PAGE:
PLOT: When two estranged siblings head out to a snow dappled lake-house to intervene their deeply troubled brother, a paranoid delusion of grandeur turns into a nightmarishly real bloodbath.
REVIEW: Once averaging a new film every two years - the short ULTRA VIOLENCE (2011) and feature debut RITUAL (2013) - writer/director Mickey Keating ups the output quotient with his latest release POD, the first of three completed films of his in 2015. Call it overextension, being stretched too thin, whatever...the result of POD is a prolix sci-fi three-hander that feels too slight, too abbreviated and inconsequential to really make a lasting mark. In fact, at 78 or so minutes, the film hardly constitutes a legitimate feature, and instead feels far more like a glorified short film that's been stuffed and padded to needlessly prolong the story. A bit of a shame since, after a deathly slow first half, the last 20 or so minutes of the film (no coincidence when Larry Fessenden shows up) proffers a chest-pulsing array of horror goodies. Again though, a case of too little too late.
POD picks up with Ed (Dean Cates), an upstanding family man who pays a visit to his estranged sister Lyla (Lauren Ashley Carter), a perfect storm of booze and drug addled volatility. I mean, the poor girl can't even function without a splash of whiskey in her morning Joe. You know the type. As Ed tries to trade pleasantries with his unwelcoming sis, he informs her that their other brother Martin (Brian Morvant) - a psychotically unhinged war vet - is in grave peril. Turns out that Martin has holed up at the family's snowbound lake-house, and is need of his siblings' help. Yet when Ed and Lyla arrive, Martin's mental state is unfit to say the least. He trusts no one, including his brother and sister, and as we learn, has a military past that goes beyond the psychic toll of PTSD. Apparently Martin underwent serious psychological experimentation by the government or military that has rendered a severe schizoid demeanor. When he tells his fam that he's not alone, that a lethally mutant Pod is trapped in the basement of the lake-house, we, like Ed and Lyla, can't tell if he's telling the truth or just projecting hallucinatory side-effects. What gives?!
Intrigue and paranoia abound, at least for a little while, as Ed and Lyla try to decipher how much truth Martin is telling and how much he's fabricating. One of the strengths of the first half of the film, perhaps the only, is how just how murky things are in regards to this so called POD whose supposed attack Martin thwarted before holding the thing captive in the basement. The mystery is taut and tense for brief bit, and underscores the larger issues of vets coming home with crippling mental debilitation. That I dug. Problem is, it takes too long getting there, and when it finally does, it's abandoned far too abruptly. Once Martin's hand is tipped for real, the intrigue washes away and we're essentially left with a shut-in monster movie among four actors and a single location. From here the flick offers very little we've not seen before, even if the shift from talkie-to-action culminates in the most scintillating 15-20 minutes of the entire movie.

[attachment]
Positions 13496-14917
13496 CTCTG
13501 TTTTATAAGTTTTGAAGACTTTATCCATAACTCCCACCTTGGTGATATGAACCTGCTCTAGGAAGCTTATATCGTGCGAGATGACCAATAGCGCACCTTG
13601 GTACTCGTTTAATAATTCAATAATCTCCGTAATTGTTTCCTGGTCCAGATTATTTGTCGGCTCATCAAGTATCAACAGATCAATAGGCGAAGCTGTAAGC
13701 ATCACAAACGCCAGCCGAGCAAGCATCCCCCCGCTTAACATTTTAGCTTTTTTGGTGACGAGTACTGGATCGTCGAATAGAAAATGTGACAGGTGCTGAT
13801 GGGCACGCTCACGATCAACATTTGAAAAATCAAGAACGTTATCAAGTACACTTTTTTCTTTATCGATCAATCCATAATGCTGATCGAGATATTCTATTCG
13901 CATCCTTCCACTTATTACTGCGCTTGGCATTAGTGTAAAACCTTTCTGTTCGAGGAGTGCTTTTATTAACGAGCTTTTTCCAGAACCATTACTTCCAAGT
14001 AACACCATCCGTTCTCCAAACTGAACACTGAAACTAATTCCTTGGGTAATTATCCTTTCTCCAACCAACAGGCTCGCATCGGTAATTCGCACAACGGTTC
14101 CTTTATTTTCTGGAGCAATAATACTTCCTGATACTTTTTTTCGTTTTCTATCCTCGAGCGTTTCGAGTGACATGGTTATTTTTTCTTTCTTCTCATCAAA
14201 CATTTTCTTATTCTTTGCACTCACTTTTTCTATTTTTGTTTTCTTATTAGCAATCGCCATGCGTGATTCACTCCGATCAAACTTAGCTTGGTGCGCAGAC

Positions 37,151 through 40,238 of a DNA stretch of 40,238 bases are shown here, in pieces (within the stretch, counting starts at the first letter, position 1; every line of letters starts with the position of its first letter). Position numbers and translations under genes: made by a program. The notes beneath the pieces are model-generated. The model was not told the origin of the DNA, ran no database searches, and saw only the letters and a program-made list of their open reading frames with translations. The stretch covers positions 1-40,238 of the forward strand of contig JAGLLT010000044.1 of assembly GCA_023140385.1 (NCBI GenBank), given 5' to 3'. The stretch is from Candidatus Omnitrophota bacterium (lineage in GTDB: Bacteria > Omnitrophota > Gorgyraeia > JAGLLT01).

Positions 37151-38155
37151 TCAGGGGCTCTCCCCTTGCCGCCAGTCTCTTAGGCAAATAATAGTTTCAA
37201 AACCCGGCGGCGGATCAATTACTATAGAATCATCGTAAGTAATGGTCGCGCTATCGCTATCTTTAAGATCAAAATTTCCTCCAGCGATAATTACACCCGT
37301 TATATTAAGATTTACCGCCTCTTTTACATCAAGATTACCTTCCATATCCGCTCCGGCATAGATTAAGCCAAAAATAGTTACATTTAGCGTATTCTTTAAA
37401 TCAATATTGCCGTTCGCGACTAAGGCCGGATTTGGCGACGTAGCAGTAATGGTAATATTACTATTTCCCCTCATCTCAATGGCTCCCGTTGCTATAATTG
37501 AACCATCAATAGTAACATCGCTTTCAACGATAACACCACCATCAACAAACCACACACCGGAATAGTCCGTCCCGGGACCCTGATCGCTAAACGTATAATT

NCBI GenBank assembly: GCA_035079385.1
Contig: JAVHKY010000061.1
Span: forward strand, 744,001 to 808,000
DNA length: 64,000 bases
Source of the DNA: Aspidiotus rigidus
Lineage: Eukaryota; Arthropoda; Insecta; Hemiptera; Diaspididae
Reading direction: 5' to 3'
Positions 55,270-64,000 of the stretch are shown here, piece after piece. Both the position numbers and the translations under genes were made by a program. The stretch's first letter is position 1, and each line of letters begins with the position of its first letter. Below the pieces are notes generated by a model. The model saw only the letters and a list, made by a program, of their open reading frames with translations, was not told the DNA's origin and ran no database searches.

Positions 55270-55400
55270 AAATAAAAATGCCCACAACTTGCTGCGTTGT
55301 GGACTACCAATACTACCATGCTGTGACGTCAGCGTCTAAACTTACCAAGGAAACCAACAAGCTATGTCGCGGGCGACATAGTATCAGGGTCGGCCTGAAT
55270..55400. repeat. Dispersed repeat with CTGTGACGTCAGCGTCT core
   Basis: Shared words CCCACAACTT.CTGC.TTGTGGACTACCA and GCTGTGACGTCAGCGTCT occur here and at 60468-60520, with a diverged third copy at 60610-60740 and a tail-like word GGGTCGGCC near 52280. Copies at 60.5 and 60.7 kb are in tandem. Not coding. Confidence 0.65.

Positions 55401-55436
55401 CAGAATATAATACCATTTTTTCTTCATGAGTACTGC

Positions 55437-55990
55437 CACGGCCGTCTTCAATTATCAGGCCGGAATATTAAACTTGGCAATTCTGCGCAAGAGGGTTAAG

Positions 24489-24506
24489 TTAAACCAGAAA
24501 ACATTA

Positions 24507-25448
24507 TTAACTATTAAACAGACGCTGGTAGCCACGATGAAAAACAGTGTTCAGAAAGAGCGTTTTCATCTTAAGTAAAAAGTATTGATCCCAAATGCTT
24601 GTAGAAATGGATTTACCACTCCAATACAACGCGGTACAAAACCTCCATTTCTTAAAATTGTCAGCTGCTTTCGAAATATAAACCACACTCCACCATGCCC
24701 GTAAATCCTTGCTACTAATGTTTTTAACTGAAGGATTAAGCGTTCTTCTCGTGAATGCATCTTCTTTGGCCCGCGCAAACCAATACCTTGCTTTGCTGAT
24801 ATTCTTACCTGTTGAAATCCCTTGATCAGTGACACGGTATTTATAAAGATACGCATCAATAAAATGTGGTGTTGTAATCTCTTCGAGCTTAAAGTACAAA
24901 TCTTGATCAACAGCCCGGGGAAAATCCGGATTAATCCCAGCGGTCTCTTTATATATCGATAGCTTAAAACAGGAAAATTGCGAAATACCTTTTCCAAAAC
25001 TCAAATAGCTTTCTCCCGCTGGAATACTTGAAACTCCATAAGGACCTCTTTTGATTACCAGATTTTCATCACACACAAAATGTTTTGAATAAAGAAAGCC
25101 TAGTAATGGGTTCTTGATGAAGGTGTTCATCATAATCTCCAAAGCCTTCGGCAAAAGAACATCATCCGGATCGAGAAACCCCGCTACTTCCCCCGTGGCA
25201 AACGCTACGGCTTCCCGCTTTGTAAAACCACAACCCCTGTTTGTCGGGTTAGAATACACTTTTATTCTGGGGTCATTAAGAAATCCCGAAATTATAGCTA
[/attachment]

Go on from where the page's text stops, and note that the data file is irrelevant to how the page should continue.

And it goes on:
No surprise, once Larry Fessenden arrives onscreen, the film accelerates quite a bit. But it's not enough. I mean, for a top-billed performance, the venerated genre vet only appears in a pair of scenes, and does so in unrecognizable, clean shaven and bespectacled fashion. Kind of a copout really, giving such a seasoned actor so little to do and still use his name to sell the product. That said, it's when his character shows up - a shadowy government agent of some kind - that the film hits its highest gear and revs toward a drearily conclusive death-toll. The crimson-lit basement scenes and energetic monster-on-the-loose vibe are definitely the strong points of the films back-half, right down to the scaly skeletal design of the assailant itself. F*cking bastard looks like an embalmed Joan Rivers (RIP!), slithering its way through what ultimately amounts to a generic and conventional haunted house gauntlet.
In the simplest way to put it, POD has a seedling of brilliance that never fully bears out. The first half of the film is overwrought with too much talk - family bantering and the reminiscence of past transgressions - and too little action. It'd be one thing if this portion succeeded in actually building likeability in its characters, but sadly, it doesn't. Then, when the transition is finally made into a higher horror speed, there's just not enough to go around and compensate for the preceding lack. That said, I enjoyed the assured photography, the oddly amphibious design of the monster, the supercharged finale and even some of the societal subtexts the film glanced upon. But in the end, I can't help but think POD could have used a little more time to germinate.